Educational Games Are Great Too!

Escape the room or catch a thief

Our educational games were designed with C3 standards in mind for math, social studies, and STEM classes. While not as physical as escape rooms, bringing game-based learning in to the classroom is also a great way to give students motivation and engage them with learning. Our upcoming game Roman Town 2 casts the player as Team Q. They collect clues and solve puzzles to track down a thief rather than escape. However, the concept of solving problems remains the same!

If you’d rather get something for yourself, make sure to keep an eye on Roterra, our upcoming map-traversal puzzle game. Roterra will challenge your own mind and keep your brain working. Follow along with its development by signing up to be a beta tester on the game by going to the game page.

You Might Also Be Interested In:


Women’s History Month: Female Space Pioneers

Female Space Astronauts, Cosmonauts, and Mathematicians

As we continue through Women’s History Month, we take a look back at some female space pioneers. The women served in all kinds of roles from helping build rockets to riding in them. No matter their position, all the women featured here cemented their position in space history through their many accomplishments.

Katherine Johnson and the Mathematicians of NASA

At the beginning of World War II, the demand for aeronautical engineering began increasing exponentially. Langley Memorial Aeronautical Labratory began hiring women in 1935 to do number crunching. Margot Lee Shetterly’s 2016 book Hidden Figures told the stories of Katherine Johnson, Mary Jackson, and Dorothy Vaughan along with many others. Additionally,  the critically acclaimed 2017 movie based on the book focused on these “human calculators.”

The women highlighted in Hidden Figures worked for NACA (later NASA) starting in the 40s and 50s. Through their math, they worked on making the flying machines better, stronger, and faster and calculating flight trajectories for important missions, including the Apollo missions.

NASA recognized Katherine Johnson specifically in 2017 through naming the Katherine G. Johnson Computational Research Facility after her. Without the research and dedication of Johnson and her contemporaries, NASA would not be the same as it is today.

The Very First Woman in Space

The first female space explorer- first woman in spaceValentina Tereshkova orbited the Earth 48 times and became the first woman in space in June of 1963. Before being chosen as a Soviet cosmonaut, she never even flew a plane. Rather, she was a textile worker and amateur parachute jumper. The latter skill earned her the job. After eighteen months of grueling training, she became the only woman out of five to be selected.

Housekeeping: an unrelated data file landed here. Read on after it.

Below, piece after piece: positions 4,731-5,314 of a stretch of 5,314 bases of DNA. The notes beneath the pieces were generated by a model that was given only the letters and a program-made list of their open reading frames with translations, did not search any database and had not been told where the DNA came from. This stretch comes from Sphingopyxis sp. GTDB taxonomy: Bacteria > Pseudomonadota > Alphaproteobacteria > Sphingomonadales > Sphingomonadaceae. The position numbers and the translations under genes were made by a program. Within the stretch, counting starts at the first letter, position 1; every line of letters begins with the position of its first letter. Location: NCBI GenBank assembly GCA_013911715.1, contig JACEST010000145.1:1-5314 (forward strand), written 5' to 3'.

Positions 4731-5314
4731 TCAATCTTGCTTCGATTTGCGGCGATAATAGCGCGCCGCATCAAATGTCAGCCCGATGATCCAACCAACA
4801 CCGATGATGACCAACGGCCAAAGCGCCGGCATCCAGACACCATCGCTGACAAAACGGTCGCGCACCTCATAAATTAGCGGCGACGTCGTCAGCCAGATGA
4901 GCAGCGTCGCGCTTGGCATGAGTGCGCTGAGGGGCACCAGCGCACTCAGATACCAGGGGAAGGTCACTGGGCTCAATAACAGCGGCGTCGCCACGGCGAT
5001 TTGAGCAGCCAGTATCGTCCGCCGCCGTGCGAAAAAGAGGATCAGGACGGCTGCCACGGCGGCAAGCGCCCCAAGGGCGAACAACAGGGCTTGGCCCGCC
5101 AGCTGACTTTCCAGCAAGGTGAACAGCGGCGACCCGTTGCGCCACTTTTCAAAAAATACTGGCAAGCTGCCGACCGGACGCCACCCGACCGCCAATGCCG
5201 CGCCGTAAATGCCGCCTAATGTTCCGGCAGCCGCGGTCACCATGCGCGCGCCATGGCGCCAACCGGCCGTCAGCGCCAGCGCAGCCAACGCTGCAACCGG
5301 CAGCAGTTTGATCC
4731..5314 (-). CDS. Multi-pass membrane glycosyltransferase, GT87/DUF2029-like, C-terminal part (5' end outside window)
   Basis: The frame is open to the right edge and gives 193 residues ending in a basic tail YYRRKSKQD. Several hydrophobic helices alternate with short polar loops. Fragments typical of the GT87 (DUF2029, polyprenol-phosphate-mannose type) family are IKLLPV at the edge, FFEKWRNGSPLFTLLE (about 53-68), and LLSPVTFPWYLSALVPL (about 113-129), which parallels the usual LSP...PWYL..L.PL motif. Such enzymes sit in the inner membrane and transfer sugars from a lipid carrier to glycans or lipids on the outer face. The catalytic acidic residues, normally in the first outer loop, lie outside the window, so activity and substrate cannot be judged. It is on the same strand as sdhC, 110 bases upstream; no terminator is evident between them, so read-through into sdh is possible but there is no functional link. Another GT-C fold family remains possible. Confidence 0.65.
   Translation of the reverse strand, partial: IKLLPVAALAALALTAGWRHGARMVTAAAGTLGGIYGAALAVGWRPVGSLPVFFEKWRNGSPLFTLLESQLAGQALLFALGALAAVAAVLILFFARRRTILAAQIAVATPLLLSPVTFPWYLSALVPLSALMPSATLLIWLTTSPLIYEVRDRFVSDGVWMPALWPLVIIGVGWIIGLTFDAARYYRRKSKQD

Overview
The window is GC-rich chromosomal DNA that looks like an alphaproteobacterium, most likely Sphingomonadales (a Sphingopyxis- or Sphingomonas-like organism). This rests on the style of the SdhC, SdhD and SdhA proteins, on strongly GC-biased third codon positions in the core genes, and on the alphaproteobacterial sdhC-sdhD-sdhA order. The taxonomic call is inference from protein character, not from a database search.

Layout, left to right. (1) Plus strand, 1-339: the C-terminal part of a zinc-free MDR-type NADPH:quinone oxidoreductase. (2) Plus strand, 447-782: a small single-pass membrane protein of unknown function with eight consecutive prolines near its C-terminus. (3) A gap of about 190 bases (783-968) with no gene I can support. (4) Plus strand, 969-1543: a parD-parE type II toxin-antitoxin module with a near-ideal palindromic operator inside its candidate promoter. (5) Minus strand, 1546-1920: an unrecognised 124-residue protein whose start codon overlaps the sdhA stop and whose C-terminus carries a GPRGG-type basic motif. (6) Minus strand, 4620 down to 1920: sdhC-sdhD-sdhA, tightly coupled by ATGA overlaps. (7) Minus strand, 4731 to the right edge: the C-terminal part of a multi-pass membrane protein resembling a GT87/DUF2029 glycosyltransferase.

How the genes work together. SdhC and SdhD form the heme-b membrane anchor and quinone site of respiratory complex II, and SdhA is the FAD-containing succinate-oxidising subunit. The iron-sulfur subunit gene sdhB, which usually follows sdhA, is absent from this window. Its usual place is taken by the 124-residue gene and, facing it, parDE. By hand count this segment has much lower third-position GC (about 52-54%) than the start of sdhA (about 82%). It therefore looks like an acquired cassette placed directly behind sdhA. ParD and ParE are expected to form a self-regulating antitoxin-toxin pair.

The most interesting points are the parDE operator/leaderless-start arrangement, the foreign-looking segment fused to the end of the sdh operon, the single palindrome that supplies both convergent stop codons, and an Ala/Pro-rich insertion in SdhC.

Beyond just being the first woman in space, she remains the only woman to ever fly a solo mission. Since her mission, Museum exhibits, stage plays, and documentaries celebrated her space legacy . Additionally, she carried the Olympic torch for part of its journey in both the 2008 Beijing Olympics and the 2014 Sochi Olympics.

Sally Ride: Female Physicist and American Astronaut

The first American woman to go to space and the youngest astronaut everSally Ride blasted down barriers as she blasted into space in 1983 as the first American female astronaut to actually enter the final frontier. She served as a mission specialist on the STS-7 space shuttle mission. As a mission specialist on that flight, Ride worked a robotic arm to help release satellites into space.

After her time as an active astronaut, Ride continued to work in the STEM field, particularly in encouraging STEM education. She wrote books about space exploration and co-founded Sally Ride Science in 2001. Her work with the organization aimed to support students into careers within STEM, particularly girls and minorities. Through teacher training, books, festivals, classroom activities and more, she sought to transform the idea of what a successful scientist could look like. Even after her death in 2013, her legacy continues.

The Women of ExoTrex 2

ExoTrex2 stem game character concept of female space operativeWhen looking to engage students in STEM learning and space exploration, look no further than ExoTrex 2, a game that will test their physics, chemistry and critical thinking abilitities. Exotrex 2 is a beautifully rendered, STEM focused game that will challenge and engage your 8th – 10th grade science students.